John Oliver Is the Angriest Man in Fake News: Inside the New Issue

The British host and comedian takes us inside 'Last Week Tonight,' the most hilarious and insightful new show on television

John Oliver photographed for the cover story in the new issue of Rolling Stone. Credit: Max Vadukul

For the cover story of Rolling Stone's TV Issue (on stands Friday) former Daily Show correspondent and Last Week Tonight host John Oliver takes senior writer Brian Hiatt behind the creation of his acclaimed weekly show and sheds some light on the history of the man behind the acerbic, cynical humor. 

Oliver discusses how working alongside his mentor Jon Stewart for seven and a half years on The Daily Show prepared him for Last Week Tonight, but notes the difference between Stewart's show and his own. "I wanted to take everything Jon had taught me…and think, 'What could I do differently?'," Oliver says of the weekly show. "And that would be 'depth' and 'length.' There's loads of responsibility that comes with getting extra time, and you better fucking use it."

Fans of the show get an unprecedented look at how it's created, from discarded jokes and 11th-hour rewrites to lawyer requests and LBJ's "bunghole." Here are five revelations from the cover story:

Ricky Gervais was key to his success.
After appearing on friend Armando Iannucci's Daily Show-esque British show Gash, Oliver was spotted by Ricky Gervais, who recommended the comedian to Daily Show scouts without ever meeting him. Oddly enough, Gervais didn't tell Oliver about the recommendation.

His future wife saved him from deportation.
At the 2008 Republican National Convention, Oliver met his future wife Kate Norley after secretly entering an unauthorized area and being chased by security. Facing deportation if caught, Norley hid the host and his co-workers. The couple went on their first date a few months later.

He had a very different upbringing than Kanye West.
When Hiatt brings up Kanye West's mom and her certainty of her son's genius at an early age, Oliver contrasts that with his own parents. "This is, unfortunately, another way in which Yeezus and I are different," he says, cackling. "I don't think there was ever the sense of 'You are a shining light who will go on to make some of the most artistically important music of your generation, and you should keep telling people that, even if it turns out only to be quite good.' No, I did not experience the Kanye form of parenting."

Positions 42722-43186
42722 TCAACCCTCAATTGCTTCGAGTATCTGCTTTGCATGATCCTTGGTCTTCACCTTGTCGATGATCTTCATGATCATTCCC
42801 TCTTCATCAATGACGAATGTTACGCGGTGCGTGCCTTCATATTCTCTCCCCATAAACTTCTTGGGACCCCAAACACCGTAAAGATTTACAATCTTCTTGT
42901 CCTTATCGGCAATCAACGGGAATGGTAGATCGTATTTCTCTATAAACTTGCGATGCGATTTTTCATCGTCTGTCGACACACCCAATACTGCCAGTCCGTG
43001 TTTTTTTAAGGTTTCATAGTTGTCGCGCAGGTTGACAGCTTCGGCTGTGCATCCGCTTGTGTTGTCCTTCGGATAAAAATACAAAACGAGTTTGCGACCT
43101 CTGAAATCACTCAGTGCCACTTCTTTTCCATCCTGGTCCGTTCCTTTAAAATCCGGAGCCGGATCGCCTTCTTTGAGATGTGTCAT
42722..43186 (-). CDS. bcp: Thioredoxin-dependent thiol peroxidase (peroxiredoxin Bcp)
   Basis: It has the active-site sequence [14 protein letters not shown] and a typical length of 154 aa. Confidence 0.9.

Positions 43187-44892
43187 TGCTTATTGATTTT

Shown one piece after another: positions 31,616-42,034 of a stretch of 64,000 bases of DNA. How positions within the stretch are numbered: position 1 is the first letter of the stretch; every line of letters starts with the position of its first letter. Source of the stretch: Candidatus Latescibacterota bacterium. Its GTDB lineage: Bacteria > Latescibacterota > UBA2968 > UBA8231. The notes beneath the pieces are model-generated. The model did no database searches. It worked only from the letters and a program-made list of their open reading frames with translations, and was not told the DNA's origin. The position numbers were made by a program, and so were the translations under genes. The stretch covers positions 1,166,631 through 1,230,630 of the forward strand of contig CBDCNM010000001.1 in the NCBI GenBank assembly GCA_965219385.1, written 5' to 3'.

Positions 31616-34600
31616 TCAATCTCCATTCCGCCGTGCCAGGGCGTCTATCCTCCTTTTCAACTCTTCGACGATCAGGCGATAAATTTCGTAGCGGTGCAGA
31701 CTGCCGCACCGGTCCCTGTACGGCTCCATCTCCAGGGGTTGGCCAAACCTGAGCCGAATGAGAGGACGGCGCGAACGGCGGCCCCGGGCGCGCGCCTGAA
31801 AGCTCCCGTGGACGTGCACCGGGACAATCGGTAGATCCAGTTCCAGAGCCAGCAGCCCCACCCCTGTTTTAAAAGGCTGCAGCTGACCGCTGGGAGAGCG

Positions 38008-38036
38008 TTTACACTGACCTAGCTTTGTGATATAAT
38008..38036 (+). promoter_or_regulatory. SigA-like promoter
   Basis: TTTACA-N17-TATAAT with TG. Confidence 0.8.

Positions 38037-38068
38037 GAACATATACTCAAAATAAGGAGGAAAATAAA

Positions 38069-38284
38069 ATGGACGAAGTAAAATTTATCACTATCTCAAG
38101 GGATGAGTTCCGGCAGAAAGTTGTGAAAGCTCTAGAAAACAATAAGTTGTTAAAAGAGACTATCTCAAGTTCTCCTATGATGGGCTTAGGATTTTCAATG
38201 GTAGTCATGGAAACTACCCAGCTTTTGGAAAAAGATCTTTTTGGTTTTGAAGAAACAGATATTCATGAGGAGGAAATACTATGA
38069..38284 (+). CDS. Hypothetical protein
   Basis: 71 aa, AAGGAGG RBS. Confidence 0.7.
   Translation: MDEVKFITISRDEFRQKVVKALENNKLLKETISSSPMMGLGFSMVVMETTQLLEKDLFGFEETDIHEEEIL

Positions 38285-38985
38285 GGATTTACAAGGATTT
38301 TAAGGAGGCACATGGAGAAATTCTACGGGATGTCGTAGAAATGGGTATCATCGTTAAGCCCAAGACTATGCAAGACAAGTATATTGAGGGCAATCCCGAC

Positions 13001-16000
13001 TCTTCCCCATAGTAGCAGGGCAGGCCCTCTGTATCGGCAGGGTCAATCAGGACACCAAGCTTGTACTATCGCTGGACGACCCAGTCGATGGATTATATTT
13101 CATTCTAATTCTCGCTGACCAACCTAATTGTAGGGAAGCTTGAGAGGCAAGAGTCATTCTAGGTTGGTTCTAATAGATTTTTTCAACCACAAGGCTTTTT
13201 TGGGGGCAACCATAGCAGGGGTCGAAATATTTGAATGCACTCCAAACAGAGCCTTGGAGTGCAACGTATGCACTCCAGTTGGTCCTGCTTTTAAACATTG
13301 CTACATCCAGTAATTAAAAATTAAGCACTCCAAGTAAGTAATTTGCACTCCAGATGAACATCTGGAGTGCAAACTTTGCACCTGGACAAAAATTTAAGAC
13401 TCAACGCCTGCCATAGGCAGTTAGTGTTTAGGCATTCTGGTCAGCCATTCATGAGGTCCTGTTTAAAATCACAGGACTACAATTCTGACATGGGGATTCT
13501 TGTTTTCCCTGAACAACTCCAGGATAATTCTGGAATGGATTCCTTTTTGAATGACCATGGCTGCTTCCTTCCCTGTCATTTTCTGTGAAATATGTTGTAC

His childhood dream was to be a professional soccer player.
Oliver didn't take comedy seriously until college, focusing his childhood on becoming a soccer player despite lacking the necessary athletic ability. As a child, the host would attend soccer games in full uniform on the off-chance the team ran out of substitutes and needed someone. "It didn't border on delusion," recalls Oliver. "It set up house in the epicenter of delusion."

He doesn't watch his own show.
Unlike fictional talk show host Larry Sanders (Garry Shandling), Oliver does not spend his nights watching and rewatching his show to parse every detail and nuance of each episode. "Fuck, no," Oliver says. "Because there's too many things that would be annoying to me. There's no point in putting myself through that. It's better to just draw a line under it and move on to next week."

The TV Issue also includes a full fall television preview, a feature on the trippiest show on TV (Adventure Time), the best shows that were never made and an interview with the original son of anarchy (Kurt Sutter).

Also in this issue: Tim Dickinson on the Koch Brothers' toxic empire, Smokey Robinson's life in 15 songs, an encounter with Lenny Kravitz, a Q&A with Stevie Nicks, Peter Travers on Gone Girl and more.